In a world of many conflicts – political, economic and social – why should there not be more rather than fewer wars?
In a world of many conflicts – political, economic and social – why should there not be more rather than fewer wars? The question is, from my point of view, relative asked. There is no number of how many wars should be going on in the world in proportion to conflicts and therefore what are more wars in relative to what? A more right way to put the question, in my opinion, is to ask why do we have peace? I would like to start to define the difference between conflict and war, then introduce two international-relations theories called utopianism and balance of power. Finally in my conclusion I would like from a utopians perspective try to answer the question why we do have peace using the balance of power theory (if that is possible?)
Conflict vs. War
According to the book Contending Theories of International Relations-A Comprehensive Survey by James E. Dougherty and Robert L. Pfaltzgraff, Jr. the term conflict refers to “a condition in which one identifiable group of human beings (whether tribal, ethnic, linguistic, cultural, religious, socioeconomic, political, or other) is engaged in conscious opposition to one or more other identifiable human groups because these groups are pursuing what are or appear to be incompatible goals (Dougherty and Pfaltzgraff, 1997, p179). War on the other hand, is according to Donald Kagan, “the result of competition for power” (Dougherty and Pfaltzgraff, 1997, p.178). Therefore we could assume that a conflict arises because human beings are different and have “incompatible goals”. When the goals are to achieve more power; economic, military or ideologically, a conflict can develop to a war. A conflict can be a gamble for power but not in the same extent as a war.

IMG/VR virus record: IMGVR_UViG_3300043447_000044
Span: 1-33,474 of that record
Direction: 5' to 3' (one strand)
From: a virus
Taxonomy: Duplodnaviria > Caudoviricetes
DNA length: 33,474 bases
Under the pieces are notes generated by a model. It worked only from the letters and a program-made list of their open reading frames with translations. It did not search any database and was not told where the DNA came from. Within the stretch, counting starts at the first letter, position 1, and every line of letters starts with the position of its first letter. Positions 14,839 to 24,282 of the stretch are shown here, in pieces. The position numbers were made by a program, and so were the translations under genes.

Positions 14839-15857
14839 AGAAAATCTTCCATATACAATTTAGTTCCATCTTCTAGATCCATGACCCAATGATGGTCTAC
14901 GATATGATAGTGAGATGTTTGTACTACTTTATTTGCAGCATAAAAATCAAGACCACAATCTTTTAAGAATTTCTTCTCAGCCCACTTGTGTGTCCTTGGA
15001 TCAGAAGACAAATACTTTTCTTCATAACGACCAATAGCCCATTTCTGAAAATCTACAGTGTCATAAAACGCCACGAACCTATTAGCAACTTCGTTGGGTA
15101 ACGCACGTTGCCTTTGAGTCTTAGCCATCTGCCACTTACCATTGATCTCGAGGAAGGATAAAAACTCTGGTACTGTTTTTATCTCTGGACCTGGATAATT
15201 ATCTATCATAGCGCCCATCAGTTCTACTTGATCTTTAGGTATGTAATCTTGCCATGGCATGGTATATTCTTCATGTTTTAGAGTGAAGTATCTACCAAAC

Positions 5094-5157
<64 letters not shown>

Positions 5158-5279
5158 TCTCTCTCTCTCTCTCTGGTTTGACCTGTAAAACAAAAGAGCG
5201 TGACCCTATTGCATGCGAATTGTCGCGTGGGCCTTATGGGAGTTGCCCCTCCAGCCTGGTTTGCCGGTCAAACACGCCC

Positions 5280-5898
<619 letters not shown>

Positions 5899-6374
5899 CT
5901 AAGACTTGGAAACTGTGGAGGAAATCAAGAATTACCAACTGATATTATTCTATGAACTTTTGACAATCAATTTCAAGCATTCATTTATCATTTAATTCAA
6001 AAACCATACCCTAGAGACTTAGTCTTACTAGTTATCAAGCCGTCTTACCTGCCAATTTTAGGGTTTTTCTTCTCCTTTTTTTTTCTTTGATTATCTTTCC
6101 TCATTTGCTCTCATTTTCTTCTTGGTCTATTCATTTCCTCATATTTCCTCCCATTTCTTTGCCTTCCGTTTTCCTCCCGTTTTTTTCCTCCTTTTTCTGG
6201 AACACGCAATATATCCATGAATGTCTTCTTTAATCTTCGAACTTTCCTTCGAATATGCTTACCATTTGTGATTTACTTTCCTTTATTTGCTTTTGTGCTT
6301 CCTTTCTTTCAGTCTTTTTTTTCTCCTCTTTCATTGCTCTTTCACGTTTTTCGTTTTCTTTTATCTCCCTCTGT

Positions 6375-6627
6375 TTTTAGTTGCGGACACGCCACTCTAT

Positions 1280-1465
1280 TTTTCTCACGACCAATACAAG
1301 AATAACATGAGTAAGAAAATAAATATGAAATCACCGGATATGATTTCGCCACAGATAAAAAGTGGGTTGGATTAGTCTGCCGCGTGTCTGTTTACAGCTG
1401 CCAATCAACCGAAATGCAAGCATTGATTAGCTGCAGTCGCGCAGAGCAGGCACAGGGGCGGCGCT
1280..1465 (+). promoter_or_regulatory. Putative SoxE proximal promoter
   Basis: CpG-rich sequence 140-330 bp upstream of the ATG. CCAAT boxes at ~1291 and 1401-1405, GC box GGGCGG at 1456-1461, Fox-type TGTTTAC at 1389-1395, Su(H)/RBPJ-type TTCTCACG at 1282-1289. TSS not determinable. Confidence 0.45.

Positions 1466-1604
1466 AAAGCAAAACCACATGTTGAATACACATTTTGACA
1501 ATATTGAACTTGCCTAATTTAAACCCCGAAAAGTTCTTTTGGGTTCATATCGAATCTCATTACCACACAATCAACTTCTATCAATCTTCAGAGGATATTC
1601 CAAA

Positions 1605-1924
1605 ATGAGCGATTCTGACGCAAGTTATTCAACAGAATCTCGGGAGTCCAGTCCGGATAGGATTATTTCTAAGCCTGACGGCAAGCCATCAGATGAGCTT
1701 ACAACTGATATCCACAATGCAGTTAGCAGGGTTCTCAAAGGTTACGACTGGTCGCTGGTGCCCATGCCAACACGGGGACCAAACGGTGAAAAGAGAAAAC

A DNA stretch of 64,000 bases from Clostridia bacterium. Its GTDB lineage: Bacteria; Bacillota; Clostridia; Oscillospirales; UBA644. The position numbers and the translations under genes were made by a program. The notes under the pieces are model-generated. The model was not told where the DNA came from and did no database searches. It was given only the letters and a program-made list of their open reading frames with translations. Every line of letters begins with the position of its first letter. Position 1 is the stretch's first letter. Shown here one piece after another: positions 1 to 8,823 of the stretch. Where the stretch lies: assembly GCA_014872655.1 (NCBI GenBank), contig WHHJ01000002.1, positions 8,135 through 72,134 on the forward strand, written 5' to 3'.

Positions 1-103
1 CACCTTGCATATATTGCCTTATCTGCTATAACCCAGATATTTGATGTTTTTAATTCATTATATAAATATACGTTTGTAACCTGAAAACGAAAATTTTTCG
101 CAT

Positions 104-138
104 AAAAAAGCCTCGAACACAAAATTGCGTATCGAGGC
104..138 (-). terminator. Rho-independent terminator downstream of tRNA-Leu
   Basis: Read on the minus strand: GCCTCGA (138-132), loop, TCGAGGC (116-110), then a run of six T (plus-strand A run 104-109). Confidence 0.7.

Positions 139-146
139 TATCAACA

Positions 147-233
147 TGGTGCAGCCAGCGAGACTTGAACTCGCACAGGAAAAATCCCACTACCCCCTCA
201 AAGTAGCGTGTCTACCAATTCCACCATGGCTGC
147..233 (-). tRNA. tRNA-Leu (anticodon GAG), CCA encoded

Utopianism is today known also as...
Bibliography: Dougherty, J. E., and Pfaltzgraff, R. L. Jr., 1997.Contending Theories of International Relations – A Comprehensive Survey: 4th ed, New York: Longman.
Brown, C., 2001. Understanding International Relations: 2nd ed, Hampshire: Palgrave.
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